Following the success of the General Motors-engined class 202, 203 and 204 machines built under licence by AFB, the SNCB/NMBS looked to a similar source for its next diesel locomotives intended for similar duties, largely around the mountainous east of the country.
This time the remit was for 1,950 hp Co-Cos, again fitted with General Motors 16-cylinder 567-series engines, but this time to be built by La Brugeoise et Nivelles (BN) and not AFB. The traditional “round nose” of their forebears was dispensed with due to developing concerns regarding corrosion, and a new more angular cab design was used. The 42 machines, designated class 205 (205.001 to 205.042), entered traffic in 1961 and 1962.
Above is a link to a video uploaded to YouTube by user montzenroute showing 55s hard at work on freights on the “Montzenroute” prior to its electrification.
The 205s were again a success, and led to the order of the virtually identical class 1800 for Luxembourg in 1963. Additionally, the next SNCB order for diesels for lightweight services was essentially a scaled-down, four-axle 205 – the class 212 (later class 62).
In 1971, the Belgian railways renumbered all of their traction and class 205 became class 55. The exception was 205.016 which had been written off in an accident at Sclaigneaux on 19th October 1969 (see photo here), hence there never was a 5516.
One of their duties in the hills was to haul heavy express passenger trains on the then unelectrified route between Liège and Luxembourg. In the late 1970s, seven of these machines (5505, 5510, 5515, 5523, 5529, 5540 and 5542) moved with the times when they were ETH-ed, and in order to denote this they were painted in a light blue livery that made them instantly recognisable. 5531 followed in the early 1990s (using 6215‘s redundant ETH equipment), and in 1996 5519 replaced 5542 in the “ETH” fleet.
The others retained their steam heat boilers, but as they lost them, they received the Belgian standard “boule” (“dot”) in front of their numbers to denote that they were no-heat. Nowadays, with steam heat but a happy memory, all Belgian locos are “dots”.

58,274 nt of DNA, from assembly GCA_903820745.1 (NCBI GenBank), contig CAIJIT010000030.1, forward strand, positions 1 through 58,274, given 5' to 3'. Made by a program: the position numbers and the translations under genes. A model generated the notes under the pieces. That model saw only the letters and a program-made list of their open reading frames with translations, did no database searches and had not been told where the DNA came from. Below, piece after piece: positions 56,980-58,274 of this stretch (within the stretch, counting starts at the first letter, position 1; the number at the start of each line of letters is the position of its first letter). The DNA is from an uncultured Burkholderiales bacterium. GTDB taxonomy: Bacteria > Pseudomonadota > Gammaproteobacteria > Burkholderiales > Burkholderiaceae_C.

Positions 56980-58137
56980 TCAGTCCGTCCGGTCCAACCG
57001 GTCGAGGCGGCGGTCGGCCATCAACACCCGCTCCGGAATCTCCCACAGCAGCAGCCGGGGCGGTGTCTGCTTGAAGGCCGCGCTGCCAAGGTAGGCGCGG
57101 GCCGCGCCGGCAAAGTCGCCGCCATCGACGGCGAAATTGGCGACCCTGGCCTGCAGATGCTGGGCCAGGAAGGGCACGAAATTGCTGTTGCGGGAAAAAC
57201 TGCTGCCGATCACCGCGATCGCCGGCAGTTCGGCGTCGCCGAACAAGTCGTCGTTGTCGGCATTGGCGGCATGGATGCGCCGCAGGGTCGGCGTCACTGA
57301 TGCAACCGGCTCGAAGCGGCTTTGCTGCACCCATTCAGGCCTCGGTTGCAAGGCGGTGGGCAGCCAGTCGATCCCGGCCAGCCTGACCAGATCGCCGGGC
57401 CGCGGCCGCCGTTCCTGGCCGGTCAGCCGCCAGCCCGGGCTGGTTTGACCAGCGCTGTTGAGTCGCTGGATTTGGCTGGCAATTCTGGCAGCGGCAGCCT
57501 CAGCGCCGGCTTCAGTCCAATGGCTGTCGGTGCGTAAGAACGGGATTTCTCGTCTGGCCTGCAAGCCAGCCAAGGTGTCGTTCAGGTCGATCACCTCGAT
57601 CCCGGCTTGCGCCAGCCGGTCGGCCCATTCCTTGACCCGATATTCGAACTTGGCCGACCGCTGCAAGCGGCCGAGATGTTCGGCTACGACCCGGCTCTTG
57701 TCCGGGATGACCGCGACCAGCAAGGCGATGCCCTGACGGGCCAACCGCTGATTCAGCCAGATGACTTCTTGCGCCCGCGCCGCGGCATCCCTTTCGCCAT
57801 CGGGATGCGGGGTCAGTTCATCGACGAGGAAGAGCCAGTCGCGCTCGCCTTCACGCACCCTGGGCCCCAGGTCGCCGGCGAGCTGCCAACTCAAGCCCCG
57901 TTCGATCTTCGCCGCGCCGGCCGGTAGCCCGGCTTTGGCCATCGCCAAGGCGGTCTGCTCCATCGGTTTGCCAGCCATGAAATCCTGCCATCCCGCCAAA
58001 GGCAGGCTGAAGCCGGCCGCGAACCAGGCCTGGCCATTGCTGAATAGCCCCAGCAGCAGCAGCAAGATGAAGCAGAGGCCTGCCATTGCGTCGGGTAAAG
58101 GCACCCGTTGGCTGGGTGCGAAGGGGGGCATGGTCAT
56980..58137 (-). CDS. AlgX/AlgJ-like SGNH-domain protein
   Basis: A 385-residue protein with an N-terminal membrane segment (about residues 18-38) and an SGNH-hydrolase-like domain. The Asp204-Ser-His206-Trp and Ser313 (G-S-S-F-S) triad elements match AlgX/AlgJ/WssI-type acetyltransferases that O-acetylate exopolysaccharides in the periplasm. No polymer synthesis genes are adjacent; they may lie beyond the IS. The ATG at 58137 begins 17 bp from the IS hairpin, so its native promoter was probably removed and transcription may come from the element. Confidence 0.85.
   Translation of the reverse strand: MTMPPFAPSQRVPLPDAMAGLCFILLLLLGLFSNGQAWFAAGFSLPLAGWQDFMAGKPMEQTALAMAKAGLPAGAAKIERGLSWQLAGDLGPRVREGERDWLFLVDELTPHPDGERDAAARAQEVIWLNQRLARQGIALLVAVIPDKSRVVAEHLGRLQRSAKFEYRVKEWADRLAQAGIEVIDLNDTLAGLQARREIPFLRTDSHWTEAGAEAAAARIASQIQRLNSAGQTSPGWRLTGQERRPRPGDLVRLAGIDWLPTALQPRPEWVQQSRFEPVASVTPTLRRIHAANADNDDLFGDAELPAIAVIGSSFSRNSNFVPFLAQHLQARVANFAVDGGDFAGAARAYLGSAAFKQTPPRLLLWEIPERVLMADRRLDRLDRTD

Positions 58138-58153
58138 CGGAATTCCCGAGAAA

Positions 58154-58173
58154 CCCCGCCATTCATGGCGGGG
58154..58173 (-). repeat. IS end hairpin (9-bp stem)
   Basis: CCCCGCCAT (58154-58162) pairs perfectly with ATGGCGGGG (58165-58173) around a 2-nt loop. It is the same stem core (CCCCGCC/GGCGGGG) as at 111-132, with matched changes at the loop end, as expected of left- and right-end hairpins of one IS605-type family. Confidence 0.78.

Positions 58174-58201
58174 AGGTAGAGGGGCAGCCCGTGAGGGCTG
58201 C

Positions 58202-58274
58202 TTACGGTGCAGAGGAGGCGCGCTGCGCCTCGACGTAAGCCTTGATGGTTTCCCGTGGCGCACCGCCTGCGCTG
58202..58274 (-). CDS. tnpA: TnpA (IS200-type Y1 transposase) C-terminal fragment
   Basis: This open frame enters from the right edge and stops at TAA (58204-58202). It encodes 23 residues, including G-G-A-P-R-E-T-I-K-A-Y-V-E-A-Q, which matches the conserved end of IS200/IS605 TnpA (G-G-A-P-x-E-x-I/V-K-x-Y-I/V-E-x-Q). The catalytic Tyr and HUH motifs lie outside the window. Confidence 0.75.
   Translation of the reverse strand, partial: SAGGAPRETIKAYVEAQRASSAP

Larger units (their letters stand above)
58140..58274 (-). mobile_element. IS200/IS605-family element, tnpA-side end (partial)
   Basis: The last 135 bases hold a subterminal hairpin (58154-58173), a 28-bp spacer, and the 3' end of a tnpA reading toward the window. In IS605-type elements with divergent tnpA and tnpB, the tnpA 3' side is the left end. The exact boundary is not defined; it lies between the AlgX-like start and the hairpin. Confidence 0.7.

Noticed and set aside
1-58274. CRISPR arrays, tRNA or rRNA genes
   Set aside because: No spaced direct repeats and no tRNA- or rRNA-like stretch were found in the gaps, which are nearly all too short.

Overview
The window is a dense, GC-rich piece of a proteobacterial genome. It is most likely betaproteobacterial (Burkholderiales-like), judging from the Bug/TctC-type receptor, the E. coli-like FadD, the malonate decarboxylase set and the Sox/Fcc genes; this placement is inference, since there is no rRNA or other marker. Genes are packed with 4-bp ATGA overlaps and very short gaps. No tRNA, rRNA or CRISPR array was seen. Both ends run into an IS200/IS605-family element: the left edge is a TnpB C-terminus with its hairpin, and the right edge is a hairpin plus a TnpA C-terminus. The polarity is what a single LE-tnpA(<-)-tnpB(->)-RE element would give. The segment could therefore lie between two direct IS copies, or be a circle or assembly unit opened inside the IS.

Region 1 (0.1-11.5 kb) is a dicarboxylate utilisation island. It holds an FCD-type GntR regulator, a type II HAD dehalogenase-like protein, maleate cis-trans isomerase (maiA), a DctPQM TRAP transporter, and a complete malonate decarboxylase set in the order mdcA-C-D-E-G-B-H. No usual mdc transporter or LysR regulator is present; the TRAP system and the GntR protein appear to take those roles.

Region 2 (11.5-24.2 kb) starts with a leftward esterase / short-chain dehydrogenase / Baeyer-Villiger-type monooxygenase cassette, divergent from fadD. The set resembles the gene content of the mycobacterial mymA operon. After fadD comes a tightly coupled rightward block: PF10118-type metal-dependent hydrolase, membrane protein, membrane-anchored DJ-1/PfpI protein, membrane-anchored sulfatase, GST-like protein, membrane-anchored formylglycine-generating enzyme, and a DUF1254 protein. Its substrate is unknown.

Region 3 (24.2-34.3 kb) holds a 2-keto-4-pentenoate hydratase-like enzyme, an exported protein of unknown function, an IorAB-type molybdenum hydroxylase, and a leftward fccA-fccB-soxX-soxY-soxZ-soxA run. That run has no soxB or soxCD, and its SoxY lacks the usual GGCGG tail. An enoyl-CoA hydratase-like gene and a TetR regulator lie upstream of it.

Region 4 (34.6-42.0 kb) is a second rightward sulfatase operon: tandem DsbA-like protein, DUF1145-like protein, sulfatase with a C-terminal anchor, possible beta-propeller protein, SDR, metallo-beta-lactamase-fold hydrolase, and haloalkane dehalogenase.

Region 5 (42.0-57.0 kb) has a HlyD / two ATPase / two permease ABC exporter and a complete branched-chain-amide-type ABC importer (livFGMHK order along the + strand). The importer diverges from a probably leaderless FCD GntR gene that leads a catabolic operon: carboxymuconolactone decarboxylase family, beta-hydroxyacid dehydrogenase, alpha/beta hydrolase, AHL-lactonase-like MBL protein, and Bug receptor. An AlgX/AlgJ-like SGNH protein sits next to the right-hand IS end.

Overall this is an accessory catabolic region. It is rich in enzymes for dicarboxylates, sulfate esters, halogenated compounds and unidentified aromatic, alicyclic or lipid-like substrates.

Sectorisation and electrification have removed all of the 55s’ core duties and now they have been relegated to infrastructure trains with TUC Rail or rescue duties on high-speed lines, for which they have received TVM430 signalling equipment and were made visually notable by the replacement of the thin green bodyside band with a red one (prior to their recent repaint into grey). Approximately a quarter of the fleet has been scrapped.
Two “TVM” 55s, 5514 and 5512, at Brussel-Zuid, 04/05/14. These locos have now been repainted in the new(ish) grey corporate livery. (JW)
At one point, it seemed as if 5506, 5537 and 5538 were destined to be the furthest-travelled 55s, when they were sold to Rail & Traction International and it was announced that they were headed for a new life in the Congo. However, despite 5538 receiving a repaint (photo here), it appears that the deal then fell through.
The 55s have long since lost their passenger work, and opportunities to ride behind them can best be described as few and far between. The “Festivals” at the Chemin de Fer du Bocq in both 2018 and 2019 featured 55s, but there are not currently any booking passenger workings for the class in the diary.